Back in March, we mentioned the Silicon Valley NextHouse prefab, which was designed on the inside by Sally Kuchar. If you weren’t able to tour the home, no worries because Kohler sponsored several videos with Sally and the homeowners. The 2,400 sf Dwell Home: Silicon Valley was designed to accommodate natural light, solar orientation, seasonal shading from vegetation, and prevailing wind movement, and also to contribute to passive heating and cooling. It’s an incredible prefab home. In the above video, Sally explains some of the green materials they used, such as cork tiles, reclaimed limestone, FSC certified brazilian cherry, low-VOC paints, and earth plaster walls. Below, she talks about the kitchen and master bath design — how about those penny tiles in the kitchen? Nice. Enjoy the videos …
This is the McCownGordon Construction Green Trailer. Pretty nice, right?! It was designed to use a fraction of the energy typically used by jobsite trailers and still provides a modern user experience on the inside.
The interesting thing about this trailer is that it was designed using Autodesk Revit to get everything just right: the panels were placed at the best angle to capture energy and clear overpasses, the composting toilet was modeled to show exterior vents, and the interior was modeled to perfect the wood patterns and overall design. Plus, according to Brad Hardin, BIM Director for the company, this jobsite trailer is positive energy!
I’m completely fascinated by this Emergency Response Studio. The gist is that Paul Villinski created a solar-powered, mobile artist’s studio from an old FEMA-style trailer — it’s off-grid, sustainable, and an excellent example of eco-reuse. But there’s more. According to an article in the LA Times, apparently Villinski tried to buy one of the 143,123 FEMA trailers purchased by the government in the aftermath of Katrina, that is, until the government stopped selling them and began buying them back due to formaldehyde fumes from glues used to secure rugs, plywood, and other fixtures. So he bought this one for $5,015 from the U.S. Fish & Wildlife through a GAO auction. And after getting rid of the nesting rodents, he cleaned it up and pimped it out for an exhibit called Prospect .1 New Orleans starting early November 2008.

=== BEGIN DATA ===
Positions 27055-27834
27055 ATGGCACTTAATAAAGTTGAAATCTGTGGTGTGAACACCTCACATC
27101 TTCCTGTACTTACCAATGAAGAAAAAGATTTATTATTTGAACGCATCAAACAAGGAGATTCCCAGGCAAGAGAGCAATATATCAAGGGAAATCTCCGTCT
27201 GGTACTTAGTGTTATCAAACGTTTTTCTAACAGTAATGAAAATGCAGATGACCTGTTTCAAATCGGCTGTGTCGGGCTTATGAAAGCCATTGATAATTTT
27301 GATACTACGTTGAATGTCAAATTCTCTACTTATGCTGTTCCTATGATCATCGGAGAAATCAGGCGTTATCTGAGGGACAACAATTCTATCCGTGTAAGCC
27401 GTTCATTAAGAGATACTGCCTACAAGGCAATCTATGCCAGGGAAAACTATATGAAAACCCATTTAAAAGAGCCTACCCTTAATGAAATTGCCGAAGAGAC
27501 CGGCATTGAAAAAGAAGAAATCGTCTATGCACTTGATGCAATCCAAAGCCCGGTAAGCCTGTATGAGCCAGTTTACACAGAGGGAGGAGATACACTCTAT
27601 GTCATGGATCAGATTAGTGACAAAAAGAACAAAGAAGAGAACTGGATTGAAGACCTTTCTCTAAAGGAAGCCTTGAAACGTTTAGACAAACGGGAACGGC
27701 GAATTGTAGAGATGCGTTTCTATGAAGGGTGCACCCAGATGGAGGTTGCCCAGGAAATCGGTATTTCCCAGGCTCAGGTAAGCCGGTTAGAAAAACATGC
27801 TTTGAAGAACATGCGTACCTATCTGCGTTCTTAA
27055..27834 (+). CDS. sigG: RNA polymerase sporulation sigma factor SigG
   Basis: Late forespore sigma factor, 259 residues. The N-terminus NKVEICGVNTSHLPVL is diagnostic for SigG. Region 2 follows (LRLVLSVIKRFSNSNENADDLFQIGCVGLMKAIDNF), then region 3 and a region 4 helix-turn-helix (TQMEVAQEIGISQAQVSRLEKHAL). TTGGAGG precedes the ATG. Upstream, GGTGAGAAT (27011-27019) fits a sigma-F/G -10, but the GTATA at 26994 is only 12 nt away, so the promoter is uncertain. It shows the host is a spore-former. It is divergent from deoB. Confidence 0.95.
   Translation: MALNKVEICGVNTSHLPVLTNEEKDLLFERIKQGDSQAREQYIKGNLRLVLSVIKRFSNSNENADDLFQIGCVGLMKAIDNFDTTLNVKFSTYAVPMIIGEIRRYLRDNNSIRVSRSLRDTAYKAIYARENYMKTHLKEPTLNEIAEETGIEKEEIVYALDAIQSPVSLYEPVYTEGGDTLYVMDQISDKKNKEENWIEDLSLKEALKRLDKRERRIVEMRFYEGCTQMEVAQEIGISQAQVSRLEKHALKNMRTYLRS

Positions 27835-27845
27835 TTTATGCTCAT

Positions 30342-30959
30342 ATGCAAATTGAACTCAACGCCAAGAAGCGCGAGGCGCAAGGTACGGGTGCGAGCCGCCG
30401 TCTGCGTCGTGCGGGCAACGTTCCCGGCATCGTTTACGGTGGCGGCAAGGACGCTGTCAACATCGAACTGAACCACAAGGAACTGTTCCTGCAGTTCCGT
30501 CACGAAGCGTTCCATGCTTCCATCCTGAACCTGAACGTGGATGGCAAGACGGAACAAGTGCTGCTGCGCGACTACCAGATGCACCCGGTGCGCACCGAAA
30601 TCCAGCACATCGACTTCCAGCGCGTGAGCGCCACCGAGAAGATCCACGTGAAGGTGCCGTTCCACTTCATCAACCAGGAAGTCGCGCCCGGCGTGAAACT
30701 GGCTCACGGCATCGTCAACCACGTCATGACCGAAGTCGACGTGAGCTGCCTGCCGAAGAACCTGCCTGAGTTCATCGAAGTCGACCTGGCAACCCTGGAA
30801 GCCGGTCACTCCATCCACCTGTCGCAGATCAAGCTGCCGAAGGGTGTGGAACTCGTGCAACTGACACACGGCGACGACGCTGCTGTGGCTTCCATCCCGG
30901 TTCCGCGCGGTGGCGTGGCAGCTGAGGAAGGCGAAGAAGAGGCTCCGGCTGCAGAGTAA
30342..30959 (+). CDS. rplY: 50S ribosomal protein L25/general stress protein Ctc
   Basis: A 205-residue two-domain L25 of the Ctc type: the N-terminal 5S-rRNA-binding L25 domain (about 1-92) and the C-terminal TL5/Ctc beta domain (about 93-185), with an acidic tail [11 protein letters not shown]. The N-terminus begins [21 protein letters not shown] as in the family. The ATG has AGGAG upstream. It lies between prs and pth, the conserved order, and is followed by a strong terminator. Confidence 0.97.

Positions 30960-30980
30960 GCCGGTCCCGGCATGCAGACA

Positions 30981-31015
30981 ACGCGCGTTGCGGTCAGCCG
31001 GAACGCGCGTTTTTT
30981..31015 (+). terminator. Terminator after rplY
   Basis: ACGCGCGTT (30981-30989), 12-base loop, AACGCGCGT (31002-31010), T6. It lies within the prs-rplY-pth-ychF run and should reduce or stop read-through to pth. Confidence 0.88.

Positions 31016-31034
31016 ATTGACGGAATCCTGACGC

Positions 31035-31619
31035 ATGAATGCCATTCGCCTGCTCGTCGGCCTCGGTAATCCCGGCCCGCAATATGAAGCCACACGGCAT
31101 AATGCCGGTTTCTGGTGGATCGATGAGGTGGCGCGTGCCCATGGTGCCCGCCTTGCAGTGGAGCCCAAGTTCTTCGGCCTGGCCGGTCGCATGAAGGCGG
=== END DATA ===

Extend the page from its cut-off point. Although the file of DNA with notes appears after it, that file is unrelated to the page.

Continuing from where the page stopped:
Designed by Sander Architects, this part prefab, all custom-made home was recently profiled in the NY Times in an article entitled "Prefab, High-Concept, and Green." The exposed denim insulation and loft-like interior caught my eye, so I decided to learn more about it. Apparently, the owners retained Sander Architects to build something that was very green, on a super-tight budget, and amenable to the owner’s large French Briard dog. The resulting 4,200 sf home, according to the architects, is their greenest Hybrid House ever built. It features a greywater system, passive heating and cooling, rainwater collection for landscaping, recycled blue jean insulation, sunflower seed wall board, bamboo flooring, marmoleum, structural steel frames from recycled steel, etc.
Today Michelle Kaufmann announced and released details of mkDesign’s newest modular design, a modern farmhouse home called mkHearth. I like the rendering above because it illustrates how an entire neighborhood of modern, green, mkHearth homes could look … imagine plush gardens in lieu of turf, home fronts instead of garages, and greenroofs in the place of shingles. The mkHearth centers on a hearth space where a cabinetry / fireplace unit extends and connects the first through third floors.
The Seattle Home Show opens its doors today at Qwest Field and ideabox will be debuting a brand new design called the Island Cottage. The 1 bedroom, 1 bathroom, 625 square-foot home was designed as a recreational cottage for places like the San Juan Islands, a home for small footprint urban infill, or an ancillary living space for an accessory dwelling unit. Like all ideabox models, the Island Cottage is certified by Energy Star and Earth Advantage programs — all materials are selected for resource efficiency and performance.